F.D.R.'s Disputed Legacy

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for the manufacture of explosives; it was then shut down while advocates of public and private power fought over it. In one of his Hundred Days measures, Roosevelt not only endorsed public power but proposed a seven-state organization in the South to produce cheap electricity, support the development of local manufacturing, increase navigable waters and control the flooding that regularly devastated the valley of the Tennessee River. By 1940 the 21 hydroelectric plants of the Tennessee Valley Authority were delivering 3.19 billion kilowatt hours of electricity at about half the average national rate and the TVA was playing a major part in the economic revival of the South. The spread of low-cost electricity was also the mission of the Rural Electrification Administration (REA), which loaned money at low interest (3%) to cooperative power systems. In seven years, the REA helped increase the number of farms supplied with electricity from 750,000 to 2.125 million (11% to 35% of the total).

SEC. Even before Roosevelt came to power, there was a widespread feeling that the crash of 1929 had been something other than an act of God, and the Senate Banking Committee set out to prove it. The hearings from 1932 to 1934 were a revelation. The banker J.P. Morgan, who was believed to be worth more than $100 million, testified that by fictitious sales of stock to his wife, he legally avoided paying any income taxes at all. National City Bank President Charles Mitchell admitted that the top officials of his bank had given themselves $2.4 million in interest-free loans to protect their margin accounts in National City's stocks. Of the $50 billion in new stocks issued during the 1920s, another congressional committee said, "fully half have proved to be worthless . . . fraudulent." And when Utilities King Samuel Insull carried thousands of investors into bankruptcy, he protested at the prospect of indictment: "What have I done that every banker and business magnate has not done in the course of business?"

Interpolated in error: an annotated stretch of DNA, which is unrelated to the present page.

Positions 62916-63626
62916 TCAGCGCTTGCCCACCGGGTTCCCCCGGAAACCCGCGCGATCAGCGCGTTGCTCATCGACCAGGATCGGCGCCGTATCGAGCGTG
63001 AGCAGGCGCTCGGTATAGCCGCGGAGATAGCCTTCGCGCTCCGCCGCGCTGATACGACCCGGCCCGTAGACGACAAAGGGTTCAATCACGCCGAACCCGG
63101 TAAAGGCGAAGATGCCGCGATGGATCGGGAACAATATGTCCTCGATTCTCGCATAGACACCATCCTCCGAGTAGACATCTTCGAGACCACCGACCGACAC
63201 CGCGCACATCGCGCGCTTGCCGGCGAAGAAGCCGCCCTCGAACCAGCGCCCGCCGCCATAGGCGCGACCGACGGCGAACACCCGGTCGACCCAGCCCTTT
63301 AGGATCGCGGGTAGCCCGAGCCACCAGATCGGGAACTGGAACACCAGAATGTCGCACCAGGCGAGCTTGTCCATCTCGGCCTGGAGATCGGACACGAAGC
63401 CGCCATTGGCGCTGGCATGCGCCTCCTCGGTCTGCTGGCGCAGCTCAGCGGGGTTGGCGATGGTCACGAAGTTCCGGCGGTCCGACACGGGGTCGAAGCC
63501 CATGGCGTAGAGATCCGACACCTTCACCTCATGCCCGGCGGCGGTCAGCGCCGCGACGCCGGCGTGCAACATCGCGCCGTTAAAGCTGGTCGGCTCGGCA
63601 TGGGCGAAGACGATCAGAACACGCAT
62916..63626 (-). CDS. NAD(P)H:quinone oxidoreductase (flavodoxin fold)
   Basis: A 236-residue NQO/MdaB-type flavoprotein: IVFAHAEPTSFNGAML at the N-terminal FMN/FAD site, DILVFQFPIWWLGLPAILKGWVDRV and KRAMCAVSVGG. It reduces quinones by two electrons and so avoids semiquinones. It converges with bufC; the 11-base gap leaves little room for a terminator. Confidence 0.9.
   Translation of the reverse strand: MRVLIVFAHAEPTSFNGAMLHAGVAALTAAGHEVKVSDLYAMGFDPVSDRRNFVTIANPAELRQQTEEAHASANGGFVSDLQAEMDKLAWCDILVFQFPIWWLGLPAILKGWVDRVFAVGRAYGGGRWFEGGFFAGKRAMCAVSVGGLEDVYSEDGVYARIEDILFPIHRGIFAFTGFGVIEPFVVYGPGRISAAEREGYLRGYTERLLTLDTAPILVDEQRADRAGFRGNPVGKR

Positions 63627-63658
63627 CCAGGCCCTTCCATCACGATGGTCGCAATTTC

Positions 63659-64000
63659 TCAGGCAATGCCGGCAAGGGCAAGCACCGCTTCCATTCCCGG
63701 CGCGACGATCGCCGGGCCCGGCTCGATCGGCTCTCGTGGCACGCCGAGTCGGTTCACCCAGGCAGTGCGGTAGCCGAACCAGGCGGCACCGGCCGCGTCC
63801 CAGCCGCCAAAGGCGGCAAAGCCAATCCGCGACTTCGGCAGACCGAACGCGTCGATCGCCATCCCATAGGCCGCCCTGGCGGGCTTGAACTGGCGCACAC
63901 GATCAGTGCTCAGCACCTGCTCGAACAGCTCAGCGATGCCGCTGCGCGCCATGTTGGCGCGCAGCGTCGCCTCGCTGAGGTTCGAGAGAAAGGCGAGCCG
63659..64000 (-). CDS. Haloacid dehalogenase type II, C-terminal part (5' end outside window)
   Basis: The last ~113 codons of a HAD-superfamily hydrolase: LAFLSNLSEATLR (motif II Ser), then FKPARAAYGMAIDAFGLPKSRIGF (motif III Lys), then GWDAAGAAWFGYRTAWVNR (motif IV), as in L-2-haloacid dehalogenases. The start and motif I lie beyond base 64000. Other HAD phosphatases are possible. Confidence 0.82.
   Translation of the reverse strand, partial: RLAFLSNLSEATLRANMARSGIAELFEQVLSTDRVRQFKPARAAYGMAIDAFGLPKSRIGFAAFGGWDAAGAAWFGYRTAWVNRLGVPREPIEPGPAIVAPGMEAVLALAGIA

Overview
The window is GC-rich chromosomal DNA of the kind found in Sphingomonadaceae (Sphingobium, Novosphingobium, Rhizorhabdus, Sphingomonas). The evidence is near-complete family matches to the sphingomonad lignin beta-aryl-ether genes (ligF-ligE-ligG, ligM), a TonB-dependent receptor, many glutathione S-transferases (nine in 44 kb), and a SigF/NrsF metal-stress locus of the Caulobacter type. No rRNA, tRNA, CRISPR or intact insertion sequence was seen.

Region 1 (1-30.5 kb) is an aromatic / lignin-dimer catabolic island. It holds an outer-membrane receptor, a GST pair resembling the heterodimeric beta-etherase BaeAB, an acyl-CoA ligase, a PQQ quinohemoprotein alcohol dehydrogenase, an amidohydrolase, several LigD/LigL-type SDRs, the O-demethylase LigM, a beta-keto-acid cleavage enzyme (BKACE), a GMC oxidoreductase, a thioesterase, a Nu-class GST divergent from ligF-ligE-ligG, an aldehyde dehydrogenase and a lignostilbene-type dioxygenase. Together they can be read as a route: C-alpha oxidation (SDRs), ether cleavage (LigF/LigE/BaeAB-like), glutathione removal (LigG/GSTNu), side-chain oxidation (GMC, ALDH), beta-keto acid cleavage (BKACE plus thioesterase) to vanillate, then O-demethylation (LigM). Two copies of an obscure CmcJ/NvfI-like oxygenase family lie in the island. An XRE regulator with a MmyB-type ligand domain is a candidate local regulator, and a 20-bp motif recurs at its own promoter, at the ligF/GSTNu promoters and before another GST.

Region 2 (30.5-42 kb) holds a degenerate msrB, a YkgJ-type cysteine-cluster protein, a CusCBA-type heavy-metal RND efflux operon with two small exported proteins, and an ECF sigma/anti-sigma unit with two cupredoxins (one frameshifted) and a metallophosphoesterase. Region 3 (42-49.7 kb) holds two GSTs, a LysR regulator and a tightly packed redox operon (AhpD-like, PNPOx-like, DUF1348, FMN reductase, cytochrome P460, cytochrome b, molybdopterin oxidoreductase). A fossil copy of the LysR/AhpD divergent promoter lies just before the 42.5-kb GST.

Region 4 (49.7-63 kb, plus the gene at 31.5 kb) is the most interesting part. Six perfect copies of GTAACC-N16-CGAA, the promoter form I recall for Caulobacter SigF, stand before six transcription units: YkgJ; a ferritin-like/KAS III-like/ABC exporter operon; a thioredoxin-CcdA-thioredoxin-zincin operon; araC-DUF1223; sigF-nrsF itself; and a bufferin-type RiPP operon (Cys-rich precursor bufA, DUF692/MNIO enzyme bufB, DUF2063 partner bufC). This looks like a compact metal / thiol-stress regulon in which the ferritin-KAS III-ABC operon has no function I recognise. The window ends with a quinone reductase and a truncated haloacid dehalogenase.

What indeed? According to Roosevelt's Truth-in-Securities Act of 1933, every new stock issue had to be registered with the Federal Trade Commission and had to disclose "every important essential element" about what was being sold. The Securities Exchange Act of 1934 extended those rules to all stocks, demanded that every company's insiders disclose their holdings, authorized the Federal Reserve to set margin rates, and established a new Securities and Exchange Commission to regulate the market (its first chairman: Joseph P. Kennedy). Wall Street howled. "The exchange," said Harvard-educated, Morgan-trained Stock Exchange President Richard Whitney, who later spent three years in Sing Sing prison for embezzlement, "is a perfect institution."

FDIC. Among the saddest sights of the early Depression years were the lines of small depositors waiting for hours outside ruined banks in the hope of salvaging at least part of their savings. In 1932 a terrifying 1,456 banks collapsed. The Glass-Steagall Act of 1933 provided a federal guarantee of all deposits under $5,000. The American Bankers Association denounced the bill as "unsound, unscientific, unjust and dangerous," and even Roosevelt had his doubts, but the Federal Deposit Insurance Corp. cost little and soon cut bank failures by more than 90%.

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